A decade ago, most category growth came from first-time buyers. But this is changing, as so many products are now both available and within the financial reach of large numbers of consumers. Big variations in the importance of first-time buyers have opened up, depending on the category and geographic region. Take large personal-care categories such as skin care and hair care, for example. In personal care, only 3 percent of respondents who said they spent more on the category in the past year were first-time buyers. In less mature niche categories (deodorants, for example), first-time buyers remain more important, as they are for several big-ticket items. In personal digital gadgets, for example, 23 percent of respondents said they had bought such goods for the first time.

At the geographic level, the penetration of certain goods may be high in China’s more economically developed regions, but plenty of consumer-conversion opportunities remain in less developed ones, which the government has targeted for higher economic growth. Again in personal care, the survey showed that 15 percent of consumers in the Chengdu cluster—the region that encompasses the western city of Chengdu, as well as the less developed surrounding cities of Mianyang and Neijiang—said they had started to use products in these categories only in the past year. Just 1 percent of consumers in the more developed Hangzhou cluster, which includes the cities of Hangzhou, Jinhua, and Linhai, gave that answer.2

Consumers and brands

Our survey detects no letup in the influence of brands on Chinese consumers’ buying decisions. But neither does it indicate strong signs of increasing loyalty to any single brand.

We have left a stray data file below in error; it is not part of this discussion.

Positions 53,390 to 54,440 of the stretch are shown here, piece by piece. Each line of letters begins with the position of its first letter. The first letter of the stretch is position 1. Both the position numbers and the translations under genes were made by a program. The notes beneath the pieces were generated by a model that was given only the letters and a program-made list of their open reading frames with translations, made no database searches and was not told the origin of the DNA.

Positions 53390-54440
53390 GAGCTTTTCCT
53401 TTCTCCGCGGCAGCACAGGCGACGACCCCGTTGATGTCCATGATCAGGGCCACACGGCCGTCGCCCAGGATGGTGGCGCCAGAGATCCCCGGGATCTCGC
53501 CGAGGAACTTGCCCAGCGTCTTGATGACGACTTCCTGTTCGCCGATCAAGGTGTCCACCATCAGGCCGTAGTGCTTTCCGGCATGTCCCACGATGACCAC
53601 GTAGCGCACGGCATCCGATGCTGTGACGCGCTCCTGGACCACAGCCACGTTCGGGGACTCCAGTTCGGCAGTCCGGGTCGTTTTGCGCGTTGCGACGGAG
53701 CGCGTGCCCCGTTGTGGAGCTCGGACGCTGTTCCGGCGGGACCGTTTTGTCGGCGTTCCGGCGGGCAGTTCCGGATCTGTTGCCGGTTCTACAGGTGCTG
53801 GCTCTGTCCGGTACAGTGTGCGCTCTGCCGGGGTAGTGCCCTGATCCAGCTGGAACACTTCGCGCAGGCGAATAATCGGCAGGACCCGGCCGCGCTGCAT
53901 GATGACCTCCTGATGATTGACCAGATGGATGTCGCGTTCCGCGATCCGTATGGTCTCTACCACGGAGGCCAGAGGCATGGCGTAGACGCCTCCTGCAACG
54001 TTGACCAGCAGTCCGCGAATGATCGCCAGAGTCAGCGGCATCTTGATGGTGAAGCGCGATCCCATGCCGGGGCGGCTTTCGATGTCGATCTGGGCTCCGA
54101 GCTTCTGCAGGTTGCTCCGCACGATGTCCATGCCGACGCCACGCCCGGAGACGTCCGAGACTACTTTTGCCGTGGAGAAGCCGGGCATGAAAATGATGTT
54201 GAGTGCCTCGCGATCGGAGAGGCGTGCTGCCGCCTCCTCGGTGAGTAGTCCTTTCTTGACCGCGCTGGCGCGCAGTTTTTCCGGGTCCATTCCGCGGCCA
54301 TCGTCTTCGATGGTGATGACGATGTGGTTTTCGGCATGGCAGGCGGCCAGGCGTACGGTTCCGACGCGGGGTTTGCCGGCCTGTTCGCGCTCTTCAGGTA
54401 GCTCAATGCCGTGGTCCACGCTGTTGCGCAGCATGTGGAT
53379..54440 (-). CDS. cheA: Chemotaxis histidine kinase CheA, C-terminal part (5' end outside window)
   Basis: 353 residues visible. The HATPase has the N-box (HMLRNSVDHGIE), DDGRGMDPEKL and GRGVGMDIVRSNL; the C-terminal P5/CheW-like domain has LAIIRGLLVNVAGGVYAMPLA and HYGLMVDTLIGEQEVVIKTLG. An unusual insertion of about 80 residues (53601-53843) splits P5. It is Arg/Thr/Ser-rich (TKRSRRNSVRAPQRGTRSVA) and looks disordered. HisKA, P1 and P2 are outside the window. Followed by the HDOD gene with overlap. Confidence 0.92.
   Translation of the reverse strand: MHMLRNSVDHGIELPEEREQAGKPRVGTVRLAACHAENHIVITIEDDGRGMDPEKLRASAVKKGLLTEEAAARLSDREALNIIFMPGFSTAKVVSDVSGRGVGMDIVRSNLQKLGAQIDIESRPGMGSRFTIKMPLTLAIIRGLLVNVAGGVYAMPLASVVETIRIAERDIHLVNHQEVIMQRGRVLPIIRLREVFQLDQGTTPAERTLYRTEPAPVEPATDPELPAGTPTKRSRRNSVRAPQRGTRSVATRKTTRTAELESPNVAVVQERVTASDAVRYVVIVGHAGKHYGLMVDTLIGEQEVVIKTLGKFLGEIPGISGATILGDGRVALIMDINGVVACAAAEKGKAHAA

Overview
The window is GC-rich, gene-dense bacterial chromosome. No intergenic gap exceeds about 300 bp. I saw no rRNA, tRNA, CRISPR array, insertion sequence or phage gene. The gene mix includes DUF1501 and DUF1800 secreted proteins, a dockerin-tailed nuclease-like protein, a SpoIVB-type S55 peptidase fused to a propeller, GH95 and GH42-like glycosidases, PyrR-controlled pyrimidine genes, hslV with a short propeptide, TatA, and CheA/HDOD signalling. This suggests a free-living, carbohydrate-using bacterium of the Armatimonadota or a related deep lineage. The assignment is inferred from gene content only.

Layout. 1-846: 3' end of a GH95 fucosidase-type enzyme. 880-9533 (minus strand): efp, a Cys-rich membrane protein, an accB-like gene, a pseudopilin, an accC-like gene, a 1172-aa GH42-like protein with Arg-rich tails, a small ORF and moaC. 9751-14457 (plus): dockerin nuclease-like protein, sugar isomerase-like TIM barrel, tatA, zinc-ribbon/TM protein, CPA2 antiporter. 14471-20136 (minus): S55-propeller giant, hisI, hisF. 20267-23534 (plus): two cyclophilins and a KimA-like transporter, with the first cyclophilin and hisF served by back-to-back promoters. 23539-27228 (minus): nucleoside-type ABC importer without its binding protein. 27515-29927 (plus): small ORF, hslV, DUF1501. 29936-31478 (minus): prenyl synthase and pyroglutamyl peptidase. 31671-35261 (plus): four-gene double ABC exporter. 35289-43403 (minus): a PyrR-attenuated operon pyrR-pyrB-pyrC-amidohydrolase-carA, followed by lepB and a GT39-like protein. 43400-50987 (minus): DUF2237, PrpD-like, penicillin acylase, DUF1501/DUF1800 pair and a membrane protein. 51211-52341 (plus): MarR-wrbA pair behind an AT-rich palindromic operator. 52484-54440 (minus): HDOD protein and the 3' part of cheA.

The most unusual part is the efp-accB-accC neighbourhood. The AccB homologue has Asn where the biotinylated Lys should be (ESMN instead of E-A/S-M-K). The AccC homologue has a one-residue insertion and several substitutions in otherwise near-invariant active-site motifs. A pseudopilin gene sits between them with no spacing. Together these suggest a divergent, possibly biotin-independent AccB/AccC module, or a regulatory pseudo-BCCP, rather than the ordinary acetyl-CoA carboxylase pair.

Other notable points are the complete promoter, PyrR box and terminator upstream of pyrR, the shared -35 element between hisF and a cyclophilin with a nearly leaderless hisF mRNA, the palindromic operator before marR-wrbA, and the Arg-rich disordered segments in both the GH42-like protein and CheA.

The survey shows the extent to which consumers value brands more than price or channel, largely because they believe that branded products are safer, of higher quality, and more reliable than nonbranded ones. But faith in brands still does not translate into brand loyalty. In fact, both the number of consumers who always choose from among a relatively small set of brands—whom we refer to as “repertoire loyalists”—and the number of brands in their repertoire continue to rise. The average Chinese consumer now chooses among three to five brands in any given category, compared with two to three brands two years ago. In some categories, such as apparel, where luxury brands have grown hugely popular, the contrast is sharper still.

To succeed in this environment, executives will need to understand where the growth prospects lie, both at the category level and in different geographic regions. Only then will companies be able to prioritize resources and tailor strategies appropriately, to strike a balance between building mass appeal and meeting the needs of specific consumer groups, to focus on perceived value rather than absolute price, to modernize marketing tools for the Internet age, and to embrace rapidly growing online sales channels quickly. Companies must have both the flexibility to adapt and the skills to innovate to keep in step with the Chinese market’s exciting development.